Video: Grant Suhs (C08) talks about how he overcame cancer and his post-treatment approach to life. For more video visit our channel on YouTube.
For communication studies major Grant Suhs, his greatest achievement isn't his grades or his one-man show. He's proud to be a survivor.
Suhs, of Oak Lawn, Ill., learned he suffered from a rare brain tumor on April Fools' Day of his freshman year. He left Northwestern to begin chemotherapy, but after several rounds the tumor was still growing — and fast. Suhs' team of doctors decided brain surgery was his best option, and he underwent the risky procedure in June 2004.
But Suhs' fight didn't end there. Doctors discovered his tumor was especially malignant, and he underwent additional radiation and two experimental stem cell transplants. By the end of the nine-month treatment, doctors gave Suhs a 50 percent chance of survival.
"For lack of a better metaphor, the coin landed right side up," he says. "In many ways it came down to luck."
Despite the probability of cognitive impairment, Suhs picked up right where he left off when he returned to school. His 3.9 grade-point average fell only 0.15. That number had a lot of meaning: He had refused to allow the disease to hamper his future. Since returning to Northwestern, Suhs became a member of Lambda Pi Eta, the communication studies honor society of the National Communication Association, and Northwestern's Communication Century Scholars, a group of highly qualified students who receive special opportunities to connect with faculty, conduct independent research or creative activity and be mentored for special scholarship and fellowship competitions.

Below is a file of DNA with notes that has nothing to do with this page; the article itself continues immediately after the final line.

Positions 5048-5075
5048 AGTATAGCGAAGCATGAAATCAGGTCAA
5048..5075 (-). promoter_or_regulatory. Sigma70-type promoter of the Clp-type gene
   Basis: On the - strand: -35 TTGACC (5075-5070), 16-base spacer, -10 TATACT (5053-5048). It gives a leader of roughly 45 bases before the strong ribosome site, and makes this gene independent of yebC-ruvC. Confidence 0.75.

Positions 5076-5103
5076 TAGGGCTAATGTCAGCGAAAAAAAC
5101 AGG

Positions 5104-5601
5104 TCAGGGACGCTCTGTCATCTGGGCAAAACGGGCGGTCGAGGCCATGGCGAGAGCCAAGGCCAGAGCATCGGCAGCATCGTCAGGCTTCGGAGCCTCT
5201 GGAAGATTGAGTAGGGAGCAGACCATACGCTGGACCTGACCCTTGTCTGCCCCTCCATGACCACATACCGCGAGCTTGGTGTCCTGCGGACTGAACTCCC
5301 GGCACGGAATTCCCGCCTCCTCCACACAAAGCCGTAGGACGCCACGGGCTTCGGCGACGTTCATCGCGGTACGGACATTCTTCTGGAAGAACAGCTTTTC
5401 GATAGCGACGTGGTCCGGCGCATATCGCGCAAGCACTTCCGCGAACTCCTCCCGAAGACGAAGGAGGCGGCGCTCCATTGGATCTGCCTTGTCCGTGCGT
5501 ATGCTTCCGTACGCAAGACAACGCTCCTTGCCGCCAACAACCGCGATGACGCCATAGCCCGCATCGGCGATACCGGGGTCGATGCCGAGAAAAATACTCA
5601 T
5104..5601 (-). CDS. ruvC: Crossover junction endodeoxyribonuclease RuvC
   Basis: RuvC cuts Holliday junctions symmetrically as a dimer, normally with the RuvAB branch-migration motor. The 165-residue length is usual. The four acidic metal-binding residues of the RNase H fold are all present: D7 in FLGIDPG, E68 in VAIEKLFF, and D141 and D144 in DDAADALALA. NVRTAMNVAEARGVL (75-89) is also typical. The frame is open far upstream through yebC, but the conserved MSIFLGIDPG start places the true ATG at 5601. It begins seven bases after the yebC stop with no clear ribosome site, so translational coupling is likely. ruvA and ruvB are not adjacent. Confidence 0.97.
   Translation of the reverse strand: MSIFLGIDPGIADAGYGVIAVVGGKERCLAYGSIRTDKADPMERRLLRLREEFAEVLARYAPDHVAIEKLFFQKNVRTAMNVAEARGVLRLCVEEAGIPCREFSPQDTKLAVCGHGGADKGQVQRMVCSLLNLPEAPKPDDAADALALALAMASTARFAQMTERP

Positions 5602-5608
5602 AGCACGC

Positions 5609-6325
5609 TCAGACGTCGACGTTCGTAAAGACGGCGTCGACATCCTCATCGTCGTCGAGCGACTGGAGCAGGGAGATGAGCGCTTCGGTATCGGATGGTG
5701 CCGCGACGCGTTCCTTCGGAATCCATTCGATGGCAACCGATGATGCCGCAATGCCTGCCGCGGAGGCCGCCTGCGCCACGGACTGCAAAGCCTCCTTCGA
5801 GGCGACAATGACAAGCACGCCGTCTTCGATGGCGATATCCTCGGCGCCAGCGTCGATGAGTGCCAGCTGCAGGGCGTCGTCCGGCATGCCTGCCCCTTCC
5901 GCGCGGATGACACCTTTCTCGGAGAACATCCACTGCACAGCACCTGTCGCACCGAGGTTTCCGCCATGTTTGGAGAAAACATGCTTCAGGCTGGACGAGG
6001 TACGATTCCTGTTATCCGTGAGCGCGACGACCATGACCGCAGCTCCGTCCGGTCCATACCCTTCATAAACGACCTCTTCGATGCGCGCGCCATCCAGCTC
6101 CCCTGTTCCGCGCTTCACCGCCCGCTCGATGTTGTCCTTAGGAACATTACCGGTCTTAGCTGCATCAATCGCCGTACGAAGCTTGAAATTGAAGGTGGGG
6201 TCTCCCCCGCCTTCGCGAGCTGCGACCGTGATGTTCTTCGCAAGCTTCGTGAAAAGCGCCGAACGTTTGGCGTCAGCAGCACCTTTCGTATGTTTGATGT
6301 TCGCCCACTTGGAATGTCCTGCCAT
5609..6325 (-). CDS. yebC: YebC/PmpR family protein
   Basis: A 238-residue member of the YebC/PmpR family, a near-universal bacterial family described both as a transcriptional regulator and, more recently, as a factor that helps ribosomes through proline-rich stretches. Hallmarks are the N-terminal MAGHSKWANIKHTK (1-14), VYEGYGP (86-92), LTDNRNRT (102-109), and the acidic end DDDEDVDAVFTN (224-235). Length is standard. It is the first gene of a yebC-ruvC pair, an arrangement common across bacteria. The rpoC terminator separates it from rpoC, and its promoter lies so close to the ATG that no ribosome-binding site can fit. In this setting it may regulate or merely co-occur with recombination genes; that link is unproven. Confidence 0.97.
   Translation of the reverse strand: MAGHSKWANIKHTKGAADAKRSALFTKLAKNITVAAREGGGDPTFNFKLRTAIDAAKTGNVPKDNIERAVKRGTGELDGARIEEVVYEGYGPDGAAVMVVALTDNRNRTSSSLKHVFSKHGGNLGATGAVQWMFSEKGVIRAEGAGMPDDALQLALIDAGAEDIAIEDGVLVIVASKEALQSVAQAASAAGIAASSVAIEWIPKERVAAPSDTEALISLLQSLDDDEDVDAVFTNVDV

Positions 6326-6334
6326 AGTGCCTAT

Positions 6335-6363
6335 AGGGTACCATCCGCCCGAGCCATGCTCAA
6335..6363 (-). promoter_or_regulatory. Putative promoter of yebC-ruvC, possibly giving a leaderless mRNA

To ease his recovery, he created and performed his one-man show, "How I Spent My Summer Vacation." He's also working on a book deal for his memoir.
In summer 2005, only a few months after treatment, Suhs interned with Bear Necessities Pediatric Cancer Foundation, arranging small miracles for children with cancer.
For the past two years Suhs has been interning with America's Second Harvest, a national hunger-relief organization, as its in-house speechwriter. Suhs hopes to parlay his internship into a speechwriting and motivational speaking career. His classmates wouldn't be surprised, says Suhs.
"Talk to anyone who I've ever shared a class with," he says. "I'm the kid who never shuts up."
— Marcelino Benito (J10)
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Photo by Bill Arsenault